Julia Letlow’s Parents Bill of Rights narrowly clears the U.S. House

U.S. House committee passes Parent Bill of Rights and transgender ban in schools
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WASHINGTON – Amid a national culture war in education, House Republicans on Friday narrowly passed legislation by a Louisiana congresswoman that would give parents more oversight of what is taught in public schools. 

The Parents Bill of Rights, or H.R. 5, by U.S. Rep. Julia Letlow, R-Start, passed 213-208. Every Democratic representative and five Republicans voted against the legislation.

H.R. 5 now goes to the Democratic-majority U.S. Senate where its reception will be aloof at best.

But Letlow said her bill is a simple affirmation in federal law that parents have the right to know and be heard on how their children are being taught.

“This bill is the vehicle by which we can put parents and educators together at the same table to have a productive dialog,” she said Thursday. “This bill is not complex or complicated, nor should it be partisan or polarizing.”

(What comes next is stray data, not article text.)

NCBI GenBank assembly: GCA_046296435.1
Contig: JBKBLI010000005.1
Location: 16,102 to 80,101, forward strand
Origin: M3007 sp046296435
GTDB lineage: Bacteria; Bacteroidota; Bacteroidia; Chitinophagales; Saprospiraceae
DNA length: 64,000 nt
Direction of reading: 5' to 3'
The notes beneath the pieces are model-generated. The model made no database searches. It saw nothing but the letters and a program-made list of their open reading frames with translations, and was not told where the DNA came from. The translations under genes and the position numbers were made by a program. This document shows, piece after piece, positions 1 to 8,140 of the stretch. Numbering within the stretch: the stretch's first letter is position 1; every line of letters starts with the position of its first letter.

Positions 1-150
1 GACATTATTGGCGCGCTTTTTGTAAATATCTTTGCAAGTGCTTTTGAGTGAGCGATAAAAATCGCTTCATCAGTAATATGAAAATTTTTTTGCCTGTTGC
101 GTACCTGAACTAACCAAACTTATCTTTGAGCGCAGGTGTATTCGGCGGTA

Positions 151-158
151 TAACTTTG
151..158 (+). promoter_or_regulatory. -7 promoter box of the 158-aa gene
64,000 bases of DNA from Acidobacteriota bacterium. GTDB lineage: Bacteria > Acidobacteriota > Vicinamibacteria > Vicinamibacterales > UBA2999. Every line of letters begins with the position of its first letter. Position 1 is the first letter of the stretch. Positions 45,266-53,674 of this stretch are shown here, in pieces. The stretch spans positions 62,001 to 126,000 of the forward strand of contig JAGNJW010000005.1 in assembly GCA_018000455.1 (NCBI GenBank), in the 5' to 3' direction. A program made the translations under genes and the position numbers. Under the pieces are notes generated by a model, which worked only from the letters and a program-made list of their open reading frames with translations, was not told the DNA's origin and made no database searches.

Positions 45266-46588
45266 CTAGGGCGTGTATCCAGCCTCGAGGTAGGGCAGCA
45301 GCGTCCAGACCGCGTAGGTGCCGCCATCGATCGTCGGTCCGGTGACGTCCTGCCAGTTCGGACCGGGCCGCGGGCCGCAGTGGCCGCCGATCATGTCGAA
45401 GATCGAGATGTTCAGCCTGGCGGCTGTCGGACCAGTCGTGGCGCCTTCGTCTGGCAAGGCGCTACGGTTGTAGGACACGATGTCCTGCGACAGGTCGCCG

H.R. 5 would need 60 votes to pass in a Senate with 51 Democrats and 49 Republicans. Senate Majority Leader Chuck Schumer, D-New York, has said the bill faces a “dead end” in the upper chamber, according to the Associated Press.

U.S. Sen. Bill Cassidy, R-Baton Rouge, is the lead minority member on the Senate Committee on Health, Education, Labor and Pensions, where the Letlow legislation will be assigned. He said he’s not even sure it will get a hearing.

“My chairman is Bernie Sanders and we’ll see if Sen. Sanders is open to it,” Cassidy said of the Vermont independent. “He decides what bills come to the floor. But I will certainly push that this be one of the bills.”

Calls to the HELP majority staff were not immediately returned on Friday.

The Parents’ Bill of Rights was a key plank in the GOP’s “Commitment to America” platform, which Republican candidates touted when they ran for House seats last fall. Friday’s vote and the Senate’s action, or lack thereof,  will likely be used in upcoming 2024 campaigns.


About Mary Weyand 11096 Articles
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